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The Bird Is The UAS Word

It's always fun to speak to someone who's truly excited about unmanned aerial systems (UAS) technology because of their experience using it. Such was the case when I called Donna Withers a wildlife refuge specialist.
By Patrick C. Miller | July 16, 2015

It’s always fun to speak to someone who’s truly excited about unmanned aerial systems (UAS) technology because of their experience using it. Such was the case when I called Donna Withers, a wildlife refuge specialist with the Stillwater National Wildlife Refuge Complex in California.

She had recently learned that the way the U.S. Fish and Wildlife Service has traditionally counted pelicans at the Anaho Island National Wildlife Refuge in Nevada was not just a little off, it was way off. A UAS flown over the island by Mark Bauer, a geospatial analyst with the U.S. Geological Survey, revealed 4,000 more pelicans than Withers’ team on the island had observed.

“In a good year, we used to say we had 8,000 to 10,000 pelicans,” she told UAS Magazine. “Now we know it’s more like 12,000.”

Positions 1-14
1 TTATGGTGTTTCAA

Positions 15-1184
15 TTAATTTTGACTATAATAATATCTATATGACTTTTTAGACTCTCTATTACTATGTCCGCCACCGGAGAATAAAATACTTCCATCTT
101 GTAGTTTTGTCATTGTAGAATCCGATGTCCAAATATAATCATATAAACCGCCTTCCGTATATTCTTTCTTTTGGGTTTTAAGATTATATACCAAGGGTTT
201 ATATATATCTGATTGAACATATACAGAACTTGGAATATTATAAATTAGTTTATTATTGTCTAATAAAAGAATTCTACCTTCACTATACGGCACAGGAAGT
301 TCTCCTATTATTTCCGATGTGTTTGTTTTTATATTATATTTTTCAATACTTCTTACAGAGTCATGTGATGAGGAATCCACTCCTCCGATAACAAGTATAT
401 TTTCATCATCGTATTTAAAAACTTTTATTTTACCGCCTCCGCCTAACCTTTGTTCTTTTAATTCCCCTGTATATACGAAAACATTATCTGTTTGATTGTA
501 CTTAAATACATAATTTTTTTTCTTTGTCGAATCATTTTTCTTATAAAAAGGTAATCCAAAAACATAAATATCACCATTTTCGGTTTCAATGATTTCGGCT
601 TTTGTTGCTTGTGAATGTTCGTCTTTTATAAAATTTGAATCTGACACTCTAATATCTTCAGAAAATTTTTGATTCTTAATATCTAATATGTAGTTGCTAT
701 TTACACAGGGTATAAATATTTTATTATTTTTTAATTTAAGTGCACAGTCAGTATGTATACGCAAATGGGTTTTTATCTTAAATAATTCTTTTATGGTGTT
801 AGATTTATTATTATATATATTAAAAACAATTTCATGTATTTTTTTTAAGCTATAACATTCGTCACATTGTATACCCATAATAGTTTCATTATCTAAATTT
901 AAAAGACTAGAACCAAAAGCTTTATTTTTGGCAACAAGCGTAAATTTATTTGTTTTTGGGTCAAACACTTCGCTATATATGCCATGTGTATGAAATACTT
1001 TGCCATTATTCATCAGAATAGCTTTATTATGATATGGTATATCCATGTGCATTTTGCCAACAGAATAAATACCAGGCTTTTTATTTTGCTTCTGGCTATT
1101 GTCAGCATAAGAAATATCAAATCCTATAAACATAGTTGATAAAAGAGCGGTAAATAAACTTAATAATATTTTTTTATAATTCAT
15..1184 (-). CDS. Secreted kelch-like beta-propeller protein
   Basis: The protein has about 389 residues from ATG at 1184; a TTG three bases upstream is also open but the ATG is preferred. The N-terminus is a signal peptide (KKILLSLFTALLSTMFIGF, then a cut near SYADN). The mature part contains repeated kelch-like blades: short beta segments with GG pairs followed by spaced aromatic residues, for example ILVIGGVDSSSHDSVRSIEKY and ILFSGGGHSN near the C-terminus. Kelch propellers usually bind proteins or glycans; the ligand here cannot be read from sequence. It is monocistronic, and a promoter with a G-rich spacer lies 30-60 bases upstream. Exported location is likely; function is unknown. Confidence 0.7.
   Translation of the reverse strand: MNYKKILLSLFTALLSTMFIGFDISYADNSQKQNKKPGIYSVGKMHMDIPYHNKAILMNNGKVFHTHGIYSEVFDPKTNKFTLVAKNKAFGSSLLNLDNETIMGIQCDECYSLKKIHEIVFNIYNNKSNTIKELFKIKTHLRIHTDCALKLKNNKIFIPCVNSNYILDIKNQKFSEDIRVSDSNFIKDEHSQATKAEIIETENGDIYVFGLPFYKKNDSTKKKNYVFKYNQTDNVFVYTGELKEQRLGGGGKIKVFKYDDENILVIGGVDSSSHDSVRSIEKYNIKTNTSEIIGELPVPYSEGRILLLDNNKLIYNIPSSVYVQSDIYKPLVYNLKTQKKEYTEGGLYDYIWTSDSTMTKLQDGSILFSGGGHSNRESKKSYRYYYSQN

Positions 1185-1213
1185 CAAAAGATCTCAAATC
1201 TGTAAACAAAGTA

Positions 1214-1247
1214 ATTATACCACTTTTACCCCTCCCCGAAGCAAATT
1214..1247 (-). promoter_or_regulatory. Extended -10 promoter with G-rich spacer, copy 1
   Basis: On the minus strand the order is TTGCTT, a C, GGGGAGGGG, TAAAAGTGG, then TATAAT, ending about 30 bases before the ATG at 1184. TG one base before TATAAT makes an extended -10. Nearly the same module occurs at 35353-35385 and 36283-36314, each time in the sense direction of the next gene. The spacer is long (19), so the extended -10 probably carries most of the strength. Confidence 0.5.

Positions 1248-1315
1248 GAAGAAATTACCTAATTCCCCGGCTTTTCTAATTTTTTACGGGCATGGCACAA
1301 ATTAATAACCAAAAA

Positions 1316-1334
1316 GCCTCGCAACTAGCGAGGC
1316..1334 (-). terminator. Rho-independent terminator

There’s no need to sell Withers on the capabilities and value of UAS in conducting wildlife surveys.

“It was fun. It was cool. It was really amazing,” she exclaimed. “Once Mark starts talking about all the potential and getting a newer, state-of-the-art platform and all the things that are out there that we just don’t have yet, it’s pretty exciting.”

However, as others in the UAS field have learned, there are questions that arise about how to effectively employ the technology and analyze the data it produces.

“It’s cool that I have the imagery and I have the data, but now I need the behind-the-scenes information,” Withers said.

For example, what’s the level of expertise needed to fly and maintain UAS? What’s the best way to handle the data collected? How much time does it take to process the imagery?

“Those are all the other pieces we’re trying to pull together so people understand it,” Withers said. “The technology’s there and anyone can go to Amazon and buy something, but it’s the sensor and what you do with it, knowing how to put it all together.”

Currently, Withers said the National Wildlife Service conducts bird surveys using manned aircraft. Although she’s convinced UAS is the wave of the future, it’s not as easy as simply switching to an unmanned platform.

“There’s a lot involved that people don’t understand at this point,” she noted. “You fly it and have cool pictures, but for us to take that next step of doing something with them, we have to have the staff that are skilled to process the data. And you have to know what your questions are before you even fly it.”

In other words, it’s like learning to crawl, then walk and then run.

“It’s no different than any other project we set up,” Withers explained. “You have to put the time into it so you know that the data you collect is what you need.”